In Other Worlds

Yes, it was a badly timed skit about a plane crash, no, it wasn’t tasteless, and it was mildly funny in an otherwise stiff evening of television bores: “The pre-recorded opening segment began with Emmy host Conan O'Brien boarding a private plane to Los Angeles. Asked by a stewardess if he was nervous about hosting the show, O'Brien answered: "Nervous? What could possibly go wrong?" The plane then shook and pitched violently, sending O'Brien out of his seat and seeking shelter in an overhead baggage compartment. The skit didn't show the plane crashing. Instead, it cut to O'Brien emerging from the ocean onto an island resembling the one in the TV series Lost, where he meets a cast member.” It would have been even funnier if “Lost” or Survivor” was set in south Lebanon, and the cast members were, instead of that idiotic mix of races one of those shows is planning for the new season, a mix of Hezbollah, Israeli, Lebanese Christians, Syrians and, of course, Canadians. Must have Canadians (and if they’re not available, then Belgians).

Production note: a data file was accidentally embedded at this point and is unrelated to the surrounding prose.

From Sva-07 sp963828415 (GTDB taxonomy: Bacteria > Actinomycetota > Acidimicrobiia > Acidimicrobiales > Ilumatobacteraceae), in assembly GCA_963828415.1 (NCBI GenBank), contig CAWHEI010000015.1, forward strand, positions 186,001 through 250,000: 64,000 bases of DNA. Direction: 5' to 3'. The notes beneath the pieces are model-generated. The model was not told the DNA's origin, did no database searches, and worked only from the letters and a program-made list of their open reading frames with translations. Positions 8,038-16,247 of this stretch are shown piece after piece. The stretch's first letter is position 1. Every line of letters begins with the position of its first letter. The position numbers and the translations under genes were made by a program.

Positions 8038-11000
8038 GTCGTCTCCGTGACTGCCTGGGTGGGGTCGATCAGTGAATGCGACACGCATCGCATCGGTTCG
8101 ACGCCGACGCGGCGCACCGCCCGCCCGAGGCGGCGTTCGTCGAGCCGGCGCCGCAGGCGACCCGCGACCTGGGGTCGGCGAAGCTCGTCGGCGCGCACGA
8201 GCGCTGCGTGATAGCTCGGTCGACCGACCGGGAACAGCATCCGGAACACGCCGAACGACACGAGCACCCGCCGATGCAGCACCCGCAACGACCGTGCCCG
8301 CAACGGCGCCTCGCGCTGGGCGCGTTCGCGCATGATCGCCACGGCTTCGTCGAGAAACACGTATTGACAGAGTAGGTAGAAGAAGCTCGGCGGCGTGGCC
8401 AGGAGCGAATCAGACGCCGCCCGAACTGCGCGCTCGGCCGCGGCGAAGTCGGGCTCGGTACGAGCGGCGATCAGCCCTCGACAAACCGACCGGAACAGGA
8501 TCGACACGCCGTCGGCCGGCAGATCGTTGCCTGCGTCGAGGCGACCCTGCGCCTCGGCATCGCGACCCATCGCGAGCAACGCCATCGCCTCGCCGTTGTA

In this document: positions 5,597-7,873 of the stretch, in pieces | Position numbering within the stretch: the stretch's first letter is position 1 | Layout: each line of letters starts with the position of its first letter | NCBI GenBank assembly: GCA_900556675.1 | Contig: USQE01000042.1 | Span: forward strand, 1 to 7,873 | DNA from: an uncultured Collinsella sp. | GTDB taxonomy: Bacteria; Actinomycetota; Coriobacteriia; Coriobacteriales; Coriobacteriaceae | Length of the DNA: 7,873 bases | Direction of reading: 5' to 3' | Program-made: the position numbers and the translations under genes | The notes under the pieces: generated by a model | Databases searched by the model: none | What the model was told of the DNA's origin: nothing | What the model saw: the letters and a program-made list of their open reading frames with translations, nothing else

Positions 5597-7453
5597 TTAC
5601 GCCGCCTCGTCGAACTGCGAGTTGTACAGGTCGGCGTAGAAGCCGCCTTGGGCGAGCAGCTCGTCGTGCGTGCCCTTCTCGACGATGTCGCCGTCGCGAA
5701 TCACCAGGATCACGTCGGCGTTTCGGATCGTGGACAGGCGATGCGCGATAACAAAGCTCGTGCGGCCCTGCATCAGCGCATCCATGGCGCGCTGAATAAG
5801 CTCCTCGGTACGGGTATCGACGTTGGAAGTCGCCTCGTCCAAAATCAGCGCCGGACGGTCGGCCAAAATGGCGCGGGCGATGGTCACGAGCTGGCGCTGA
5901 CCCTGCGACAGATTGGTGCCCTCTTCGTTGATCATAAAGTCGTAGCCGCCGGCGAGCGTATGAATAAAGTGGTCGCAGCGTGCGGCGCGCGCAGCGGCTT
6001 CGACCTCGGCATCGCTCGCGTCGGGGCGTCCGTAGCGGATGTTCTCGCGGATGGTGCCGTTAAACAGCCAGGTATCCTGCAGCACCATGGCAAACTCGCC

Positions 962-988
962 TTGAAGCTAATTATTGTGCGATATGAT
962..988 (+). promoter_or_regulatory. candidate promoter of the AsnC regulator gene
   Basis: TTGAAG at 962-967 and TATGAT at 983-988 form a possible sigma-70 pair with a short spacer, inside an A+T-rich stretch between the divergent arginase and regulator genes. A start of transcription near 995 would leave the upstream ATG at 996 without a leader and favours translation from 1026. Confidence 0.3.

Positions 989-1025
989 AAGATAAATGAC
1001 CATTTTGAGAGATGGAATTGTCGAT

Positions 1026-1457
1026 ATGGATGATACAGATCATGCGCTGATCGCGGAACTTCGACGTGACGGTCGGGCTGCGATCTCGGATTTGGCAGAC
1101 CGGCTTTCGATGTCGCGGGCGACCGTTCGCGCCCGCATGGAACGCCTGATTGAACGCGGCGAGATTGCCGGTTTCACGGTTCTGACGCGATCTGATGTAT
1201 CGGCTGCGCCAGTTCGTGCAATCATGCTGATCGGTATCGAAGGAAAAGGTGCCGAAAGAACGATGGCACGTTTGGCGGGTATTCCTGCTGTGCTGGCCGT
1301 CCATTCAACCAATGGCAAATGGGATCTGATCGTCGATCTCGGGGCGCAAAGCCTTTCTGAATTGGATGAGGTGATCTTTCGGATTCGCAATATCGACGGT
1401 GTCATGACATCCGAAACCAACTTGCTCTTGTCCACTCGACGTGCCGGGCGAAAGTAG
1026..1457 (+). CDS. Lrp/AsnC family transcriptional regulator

While the JonBenet voyeurism continues, Rosa Brooks focuses on the real perversion: the sexualization of young girls, right under our retail noses: “In our hyper-commercialized consumerist society, there's virtually no escaping the relentless sexualization of younger and younger children. My 26-month-old daughter didn't emerge from the womb clamoring for a seashell bikini like Princess Ariel's — but now that she's savvy enough to notice who's prancing around on her pull-ups, she wants in on the bikini thing. And my 4-year-old wasn't born demanding lip gloss and nail polish, but when a little girl at nursery school showed up with her Hello Kitty makeup kit, she was hooked.” Here are some of the things she found in stores: “First, we darted into Abercrombie & Fitch, joining a gaggle of preteens checking out the T-shirts. Perhaps a slinky pink number that coyly declared "The Rumors Are True"? Or maybe the masculine gray one emblazoned with "Something About You Attracts Me — I Wish I Could Put My Finger On It"? Well, no thanks. We headed toward Limited Too, where we found thong-like underwear sized for 7-year-old girls. My 4-year-old was entranced: "Mommy, those underpants have no walls!"”